How memes drive Ukraine’s fundraising efforts

LVIV, Ukraine – Christian Borys was at home in Toronto in February trying to find a way to help war-threatened Ukrainians when he decided to print some stickers from an internet meme: the Virgin Mary hoisting an anti-tank missile.

Mr. Borys, who had worked for the e-commerce platform Shopify before turning to journalism, said he set up a half-hour website in hopes of raising money for a charity for Ukrainian orphans. That night, he earned $ 88 in sales. By the time he added T-shirts in late February, the threat of war had turned into a full-scale invasion, and he said sales grew to $ 170,000 a day – most coming from the United States.

“The Internet is talking in memes, and it was just this crazy, viral sensation,” he said. “I think it’s because people were looking for a symbol of support, a way to support Ukraine, because they saw all the injustice in everything.”

Images such as Ukrainian tractors towing a disabled Russian tank and helicopter, although unverified, have not only helped combat Russian disinformation, but also helped support Ukrainian charities and even the Ukrainian military.

The merchandise sales they have generated in the US and elsewhere are surprising given that many people who buy T-shirts, stickers, coffee mugs and chocolate bars would never have thought of the Eastern European country before the conflict.

Mr. Borys’ website, Saint Javelin, has so far raised nearly $ 1.5 million to help the Ukrainian charity Help Us Help, which has branched out into more services, and to provide protective equipment to journalists covering the war, he said.

“I think it’s unprecedented,” said Peter Dickinson, editor of the UkraineAlert service at the Atlantic Council, who spoke about the Internet-generated support. “We need to keep in mind that this is also a technological thing, that we are at the point where the tools are in place.”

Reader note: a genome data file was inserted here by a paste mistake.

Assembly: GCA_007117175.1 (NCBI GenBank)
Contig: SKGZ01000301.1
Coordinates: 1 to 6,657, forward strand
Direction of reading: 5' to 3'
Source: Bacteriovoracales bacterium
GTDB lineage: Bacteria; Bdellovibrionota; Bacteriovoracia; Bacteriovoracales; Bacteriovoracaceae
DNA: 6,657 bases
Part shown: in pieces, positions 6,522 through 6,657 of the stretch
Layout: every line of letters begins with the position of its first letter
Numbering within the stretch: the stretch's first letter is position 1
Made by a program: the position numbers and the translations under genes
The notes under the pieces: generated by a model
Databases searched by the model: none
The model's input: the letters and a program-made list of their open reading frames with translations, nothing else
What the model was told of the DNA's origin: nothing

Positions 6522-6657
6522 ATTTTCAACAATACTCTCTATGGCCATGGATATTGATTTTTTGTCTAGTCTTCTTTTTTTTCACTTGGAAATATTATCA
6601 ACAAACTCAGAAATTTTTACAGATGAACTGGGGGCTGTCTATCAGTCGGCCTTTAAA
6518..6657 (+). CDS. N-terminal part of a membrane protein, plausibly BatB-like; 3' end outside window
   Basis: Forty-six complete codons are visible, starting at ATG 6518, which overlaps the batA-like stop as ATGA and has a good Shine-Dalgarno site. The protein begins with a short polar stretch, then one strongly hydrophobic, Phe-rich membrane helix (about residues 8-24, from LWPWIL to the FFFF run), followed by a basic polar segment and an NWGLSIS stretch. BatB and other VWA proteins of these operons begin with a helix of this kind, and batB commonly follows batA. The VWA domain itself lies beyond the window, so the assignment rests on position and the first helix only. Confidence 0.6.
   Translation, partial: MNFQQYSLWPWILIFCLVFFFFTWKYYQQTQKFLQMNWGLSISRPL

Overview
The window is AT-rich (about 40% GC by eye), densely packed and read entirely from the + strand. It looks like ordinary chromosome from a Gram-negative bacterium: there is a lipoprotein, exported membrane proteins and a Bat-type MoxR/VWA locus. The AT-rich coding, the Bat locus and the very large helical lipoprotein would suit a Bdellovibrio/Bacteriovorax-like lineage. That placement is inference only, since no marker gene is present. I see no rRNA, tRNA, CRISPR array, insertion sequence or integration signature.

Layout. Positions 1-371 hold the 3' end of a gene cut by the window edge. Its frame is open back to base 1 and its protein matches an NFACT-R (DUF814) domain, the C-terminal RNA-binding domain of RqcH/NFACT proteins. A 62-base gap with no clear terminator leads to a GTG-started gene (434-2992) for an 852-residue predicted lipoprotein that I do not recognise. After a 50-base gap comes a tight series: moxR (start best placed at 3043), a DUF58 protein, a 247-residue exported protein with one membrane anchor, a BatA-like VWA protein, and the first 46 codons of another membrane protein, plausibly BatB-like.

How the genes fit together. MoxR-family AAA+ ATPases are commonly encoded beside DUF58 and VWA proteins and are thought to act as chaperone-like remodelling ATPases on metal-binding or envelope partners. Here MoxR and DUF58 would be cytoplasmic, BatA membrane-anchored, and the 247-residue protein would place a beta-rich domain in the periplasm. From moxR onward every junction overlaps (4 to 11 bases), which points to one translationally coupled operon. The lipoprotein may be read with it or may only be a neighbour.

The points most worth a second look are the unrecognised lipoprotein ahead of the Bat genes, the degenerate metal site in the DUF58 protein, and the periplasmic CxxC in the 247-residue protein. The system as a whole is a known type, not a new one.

When Russia invaded and annexed the Crimean peninsula in 2014, the invasion received far less attention in the West. This time, President Biden’s warning in mid-February that Russia was days away from invading Ukraine brought thousands of journalists rushing in, and the news dominated the headlines.

“Russia had previously had great success in publishing all sorts of information about Ukraine because no one really knew much about Ukraine,” he said. Dickinson. “It was like a blank slate.”

That changed quickly from February, when Ukraine was seen as the clear underdog against a much more powerful attacker. Crowdfunding efforts emerged – raising millions of dollars for the Ukrainian military, including through cryptocurrency – as European allies initially refused to send more weapons to the country to avoid inciting fighting.

Now the overwhelming public image of Ukraine, amplified by memes and merchandise, of a brave country that, against all odds, is turning the tide of war.

“This is about the spirit of our struggle and our struggle,” said Taras Maselko, marketing director of clothing company Aviatsiya Halychyny, which sells T-shirts under a category called “Fight as Ukrainians.” Mr. Maselko said 20 percent of the orders came from countries outside Ukraine.

“You know, if you wear a T-shirt, if you read something on social media, it brings you to the reality of what’s going on in Ukraine,” he said.

The clothing brand’s biggest seller is a T-shirt with the now famous, vulgar response that Ukrainian border guards on Snake Island, an outpost in the Black Sea, gave to a Russian warship that had ordered him and his unit to surrender.